Delhi Cloth & General Mills

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Delhi Cloth & General Mills
Industry Basic materials and technology
Founded 1889

Delhi Cloth & General Mills (aka Delhi Cloth Mills or DCM) is an Indian company founded in 1889 by Rai Bahadur Ram Kishen Das Gurwale.[1] Initially a textiles mill, the company later expanded into many industries and became a large Indian conglomerate. However, in the 1980s, as a result of legal and financial challenges the company was forced to split into several industry segments.


The company was founded in 1889 by Rai Bahadur Ram Kishen Das Gurwale[1] and its first factory, located in Delhi, took two years to build.[2] The company prospered through 1907 and in 1909 Sir Shri Ram joined the company as an assistant to his father during a period of decline.[2] Under Ram's guidance the company regained a prosperous pace.[2] The company went through a significant financial crisis in 1917 but recovered after it received a large contract from the British Army at the time of the First World War.[3] The mill was engaged primarily in the cotton and sugar trades and became one of the top mills in northern India.[3] The company opened a second cloth mill and two sugar mills in 1925.[2] It launched DCM Chemical Works in 1941 and Daurala Distillery in 1942.[2] In 1946 it began manufacturing vanaspati.[2]

Over time the company expanded and had many subsidiaries including Usha International, Bengal Potteries, Jay Engineering Works and Shri Ram Fertilizers.[3] In 1964 the Chairman of the Board of Directors, Bharat Ram, addressed the 76th annual meeting of shareholders.[4]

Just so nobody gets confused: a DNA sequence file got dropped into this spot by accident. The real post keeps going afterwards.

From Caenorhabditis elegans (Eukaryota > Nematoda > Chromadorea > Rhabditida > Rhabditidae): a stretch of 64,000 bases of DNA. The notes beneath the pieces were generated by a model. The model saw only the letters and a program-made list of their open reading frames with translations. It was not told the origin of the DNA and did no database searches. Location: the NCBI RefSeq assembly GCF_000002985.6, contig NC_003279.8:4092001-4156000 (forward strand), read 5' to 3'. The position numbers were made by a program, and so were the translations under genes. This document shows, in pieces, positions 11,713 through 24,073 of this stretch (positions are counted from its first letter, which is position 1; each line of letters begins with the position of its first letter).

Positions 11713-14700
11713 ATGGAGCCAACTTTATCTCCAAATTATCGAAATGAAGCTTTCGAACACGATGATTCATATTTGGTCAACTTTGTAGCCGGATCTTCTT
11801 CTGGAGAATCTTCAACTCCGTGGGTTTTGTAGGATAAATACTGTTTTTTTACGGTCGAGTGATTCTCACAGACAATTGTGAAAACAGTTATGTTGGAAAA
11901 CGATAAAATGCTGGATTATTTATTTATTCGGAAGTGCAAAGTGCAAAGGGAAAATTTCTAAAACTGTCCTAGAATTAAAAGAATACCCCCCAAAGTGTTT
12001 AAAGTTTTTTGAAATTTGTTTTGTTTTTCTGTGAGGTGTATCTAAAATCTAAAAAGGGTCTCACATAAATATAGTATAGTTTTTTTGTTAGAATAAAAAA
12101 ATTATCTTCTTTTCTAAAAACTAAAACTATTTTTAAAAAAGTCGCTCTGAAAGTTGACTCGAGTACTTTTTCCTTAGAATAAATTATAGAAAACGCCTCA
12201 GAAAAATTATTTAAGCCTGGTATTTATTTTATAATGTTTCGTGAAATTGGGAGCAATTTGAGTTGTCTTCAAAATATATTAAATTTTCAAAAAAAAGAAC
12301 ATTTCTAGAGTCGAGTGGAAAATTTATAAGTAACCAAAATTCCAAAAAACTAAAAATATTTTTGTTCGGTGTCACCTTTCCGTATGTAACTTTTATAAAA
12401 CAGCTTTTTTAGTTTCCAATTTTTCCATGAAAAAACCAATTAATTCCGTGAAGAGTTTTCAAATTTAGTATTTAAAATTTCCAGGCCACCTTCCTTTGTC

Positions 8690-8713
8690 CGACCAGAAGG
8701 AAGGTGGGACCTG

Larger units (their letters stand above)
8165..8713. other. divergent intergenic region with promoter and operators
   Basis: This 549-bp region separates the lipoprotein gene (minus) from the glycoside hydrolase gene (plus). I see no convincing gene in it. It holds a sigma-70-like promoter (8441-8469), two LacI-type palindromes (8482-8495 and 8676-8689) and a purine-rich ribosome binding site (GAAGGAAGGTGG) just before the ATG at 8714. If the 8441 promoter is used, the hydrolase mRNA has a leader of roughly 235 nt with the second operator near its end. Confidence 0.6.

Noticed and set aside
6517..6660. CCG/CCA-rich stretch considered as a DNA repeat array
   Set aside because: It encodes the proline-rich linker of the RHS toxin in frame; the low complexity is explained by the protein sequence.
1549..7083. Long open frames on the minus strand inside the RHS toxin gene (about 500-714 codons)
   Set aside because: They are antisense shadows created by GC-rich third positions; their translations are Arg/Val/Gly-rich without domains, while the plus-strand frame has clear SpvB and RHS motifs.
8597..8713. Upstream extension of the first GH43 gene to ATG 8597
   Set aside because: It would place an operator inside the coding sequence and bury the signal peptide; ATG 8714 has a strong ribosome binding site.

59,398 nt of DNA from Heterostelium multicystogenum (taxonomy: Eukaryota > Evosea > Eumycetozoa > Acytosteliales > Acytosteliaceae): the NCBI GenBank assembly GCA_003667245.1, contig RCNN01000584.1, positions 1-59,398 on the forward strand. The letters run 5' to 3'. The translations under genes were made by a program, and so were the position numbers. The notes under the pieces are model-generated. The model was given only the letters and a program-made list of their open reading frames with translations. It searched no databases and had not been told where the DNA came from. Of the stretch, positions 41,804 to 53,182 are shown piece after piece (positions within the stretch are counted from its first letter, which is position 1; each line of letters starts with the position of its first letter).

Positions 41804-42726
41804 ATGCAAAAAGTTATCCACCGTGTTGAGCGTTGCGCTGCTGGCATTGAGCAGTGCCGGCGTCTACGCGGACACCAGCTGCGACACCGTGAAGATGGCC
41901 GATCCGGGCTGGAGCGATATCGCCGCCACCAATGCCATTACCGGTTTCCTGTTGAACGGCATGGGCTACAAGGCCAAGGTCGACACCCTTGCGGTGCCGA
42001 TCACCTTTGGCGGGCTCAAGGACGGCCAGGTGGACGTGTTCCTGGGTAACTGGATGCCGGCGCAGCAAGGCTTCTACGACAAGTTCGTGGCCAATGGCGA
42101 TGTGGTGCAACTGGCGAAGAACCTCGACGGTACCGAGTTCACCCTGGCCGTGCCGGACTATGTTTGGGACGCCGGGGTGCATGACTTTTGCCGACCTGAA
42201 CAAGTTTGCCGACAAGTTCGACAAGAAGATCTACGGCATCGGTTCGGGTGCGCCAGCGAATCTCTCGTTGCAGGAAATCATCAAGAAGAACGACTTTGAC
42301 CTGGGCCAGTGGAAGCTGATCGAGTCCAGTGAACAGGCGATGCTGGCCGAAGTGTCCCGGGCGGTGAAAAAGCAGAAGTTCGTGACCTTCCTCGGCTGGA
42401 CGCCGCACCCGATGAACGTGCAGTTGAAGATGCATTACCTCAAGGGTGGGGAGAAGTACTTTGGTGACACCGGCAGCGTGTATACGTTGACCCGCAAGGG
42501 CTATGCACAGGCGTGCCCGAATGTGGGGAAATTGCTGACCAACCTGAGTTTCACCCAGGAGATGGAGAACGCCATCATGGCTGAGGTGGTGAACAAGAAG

In the 1980s the company name was changed to DCM Ltd and it successfully defended a hostile takeover by a UK-based investor.[1] As the eventual result of the failed takeover, DCM was split into four distinct companies in 1990.[1] The four companies were: DCM, DCM Shriram Industries, Shriram Industrial Enterprises and DCM Shriram Consolidated.[1] In 1999 there was further splintering of the company into two additional parts.[1]

In 1995, DCM's 1983 partnership with Toyota Motors came to an end. DCM then entered a partnership with the Korean automotive company, Daewoo Motors, which ended in 2001 after Daewoo Motors went bankrupt.[1] During the latter 1990s Delhi Cloth & General Mills had a series of financial defaults and lawsuits.[1] The company's 116 year old manufacturing facility was torn down to make new commercial and residential buildings.[2] The razing was the result of a 1989 Supreme Court decision which drove factories out of the city of Delhi.[2]


  1. ^ a b c d e f g h Mitra, Kushan (June 28, 2011). "DCM has survived splits and a hostile takeover bid". Business Today. Retrieved Oct 12, 2015. 
  2. ^ a b c d e f g h Pande, Bhanu (Sep 10, 2005). "Mills & Boom". India Times. Retrieved Oct 23, 2015. 
  3. ^ a b c Kothari, Ajay Kumar. Great Lives. pp. Chapter: Sir Shri Ram. 
  4. ^ Ram, Bharat (Nov 28, 1964). "Delhi Cloth & General Mills Co., Ltd. Speech of the Chairman, Dr Bharat Ram". Economic Weekly. 

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